Currently, the amendments to IT Rules add another layer of government-led grievance redressal to the existing status quo as no self regulatory body is available
The idea is not to increase surveillance over social media intermediaries but to provide an alternate redressal mechanism for a user rather than directly going to the court of law
Meanwhile, the government has invited comments from all stakeholders for the amendments for the next 30 days i.e upto July 5, 2022
IT Minister Rajeev Chandrashekar recently stated that the government is open to the idea that social media intermediaries or big tech platforms form an effective self regulatory appellate mechanism.
On Monday, June 6, 2022, the IT ministry re-uploaded the draft of amended IT Rules, 2021. One of the core proposals within the draft was that the amended IT rules would provide additional avenues for grievance redressal apart from courts – with a Grievance Appellate Committee(s) (GAC).
Currently, the amendments to IT Rules add another layer of government-led grievance redressal to the existing status quo.
“If the industry and these platforms come up with their own self regulatory, self redressal appellate mechanism, we are open to it,” the Minister said.
It is to be noted that no such committee has been established by social media platforms and is largely regulated only by government rules. The Internet Freedom Foundation, too, advocates and defends online freedom, privacy, net neutrality, and innovation from consumers’ point of view.
Is There A Need For A Self Regulator?
According to the draft of the amended IT Rules, the government observes that there is a need for a GAC to provide an alternate redressal mechanism for a user to file an appeal against the decision of the grievance officer rather than directly going to the court of law.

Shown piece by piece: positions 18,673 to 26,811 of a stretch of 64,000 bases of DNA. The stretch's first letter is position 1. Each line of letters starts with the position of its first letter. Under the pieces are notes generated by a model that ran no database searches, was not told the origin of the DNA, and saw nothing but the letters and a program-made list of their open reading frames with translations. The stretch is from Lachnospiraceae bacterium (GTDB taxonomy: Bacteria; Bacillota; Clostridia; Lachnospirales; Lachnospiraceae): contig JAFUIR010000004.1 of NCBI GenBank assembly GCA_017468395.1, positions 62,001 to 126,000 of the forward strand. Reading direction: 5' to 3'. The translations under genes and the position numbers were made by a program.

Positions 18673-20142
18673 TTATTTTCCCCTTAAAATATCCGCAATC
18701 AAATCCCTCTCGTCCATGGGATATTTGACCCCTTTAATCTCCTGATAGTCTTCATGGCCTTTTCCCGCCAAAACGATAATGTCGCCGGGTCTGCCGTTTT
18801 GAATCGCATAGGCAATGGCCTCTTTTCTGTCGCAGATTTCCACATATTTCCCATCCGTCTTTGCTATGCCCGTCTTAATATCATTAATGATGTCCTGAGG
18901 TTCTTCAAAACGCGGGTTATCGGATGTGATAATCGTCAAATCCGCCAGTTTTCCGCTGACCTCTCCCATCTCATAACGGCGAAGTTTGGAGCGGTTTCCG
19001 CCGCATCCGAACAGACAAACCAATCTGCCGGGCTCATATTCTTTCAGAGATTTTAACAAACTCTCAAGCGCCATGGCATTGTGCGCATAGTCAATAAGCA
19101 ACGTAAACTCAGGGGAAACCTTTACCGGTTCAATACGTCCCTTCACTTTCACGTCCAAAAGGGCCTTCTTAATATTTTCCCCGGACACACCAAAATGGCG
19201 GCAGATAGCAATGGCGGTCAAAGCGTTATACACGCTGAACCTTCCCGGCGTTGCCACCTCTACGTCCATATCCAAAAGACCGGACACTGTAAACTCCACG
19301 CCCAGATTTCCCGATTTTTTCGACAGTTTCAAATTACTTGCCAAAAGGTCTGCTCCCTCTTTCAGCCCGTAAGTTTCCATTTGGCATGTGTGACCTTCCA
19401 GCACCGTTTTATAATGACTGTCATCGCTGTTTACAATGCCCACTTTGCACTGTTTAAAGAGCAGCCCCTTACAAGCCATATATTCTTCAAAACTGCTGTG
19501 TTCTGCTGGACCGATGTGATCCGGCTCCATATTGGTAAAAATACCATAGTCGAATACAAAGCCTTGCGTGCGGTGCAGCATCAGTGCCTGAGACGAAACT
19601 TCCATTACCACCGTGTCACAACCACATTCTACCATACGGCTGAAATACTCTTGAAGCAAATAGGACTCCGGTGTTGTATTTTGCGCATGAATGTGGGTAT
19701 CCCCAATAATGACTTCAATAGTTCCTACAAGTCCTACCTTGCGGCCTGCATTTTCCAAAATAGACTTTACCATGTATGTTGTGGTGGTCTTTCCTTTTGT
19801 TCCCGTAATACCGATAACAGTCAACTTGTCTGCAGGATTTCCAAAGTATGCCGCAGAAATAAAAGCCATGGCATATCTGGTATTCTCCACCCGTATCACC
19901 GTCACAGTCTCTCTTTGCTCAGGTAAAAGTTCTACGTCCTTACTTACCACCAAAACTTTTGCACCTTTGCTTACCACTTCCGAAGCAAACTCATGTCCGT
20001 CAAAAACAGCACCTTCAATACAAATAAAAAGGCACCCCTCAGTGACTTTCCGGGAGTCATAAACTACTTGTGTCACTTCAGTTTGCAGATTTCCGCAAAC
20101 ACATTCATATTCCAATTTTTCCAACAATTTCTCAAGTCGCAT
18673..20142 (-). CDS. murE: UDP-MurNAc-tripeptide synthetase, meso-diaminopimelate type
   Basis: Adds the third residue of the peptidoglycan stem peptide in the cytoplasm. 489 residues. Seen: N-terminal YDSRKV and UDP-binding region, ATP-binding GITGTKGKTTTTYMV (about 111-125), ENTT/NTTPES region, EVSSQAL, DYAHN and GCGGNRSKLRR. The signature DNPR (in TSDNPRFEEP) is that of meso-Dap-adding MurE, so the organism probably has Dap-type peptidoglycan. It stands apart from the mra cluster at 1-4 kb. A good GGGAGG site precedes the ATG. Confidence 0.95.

Recommended For You:
That is, in case of his/her dissatisfaction with the order of the grievance officer of the particular social media intermediary, the user, besides his/her right to a judicial remedy, can seek an alternate solution.
Currently, between a court and the social media intermediary, there is no one for citizens to appeal against the decisions of social media intermediaries.
While the government is ready to put a GAC in place, the statement is of consequence, since it focuses on the need for a regulator, rather than the government increasing surveillance.
The draft has been put up for public consultation. The government has invited comments from all stakeholders for the next 30 days i.e up to July 5, 2022, and a formal public consultation meeting will be arranged by mid-June, the draft added.
Digital India & Self Regulatory Bodies – Going The Extra Mile
A self regulatory body could be a better solution to resolve grievances of social media users as it would decentralise the power from the hands of the government – a point continuously raised by internet freedom bodies.
Similar to the government-launched GAC, it would also likely be able to ensure that the constitutional rights of Indian citizens are not contravened by any big tech.
Of late, self regulatory bodies have become prominent in the Indian digital ecosystem. For instance, the Payments Council of India (PCI) has been an instrumental voice for the fintech ecosystem over matters such as tokenisation. Likewise, the E-gaming Federation has been putting efforts to regulate the $1 Bn Indian e-gaming market and protect consumer interest too.
Further, the Alliance of Digital India Foundation (ADIF), on the other hand, is a think tank for India’s digital startups while the Merchant Payments Alliance of India (MPAI) is a consortium of merchants that leverages digital payments and raises issues from the merchants’ point-of-view.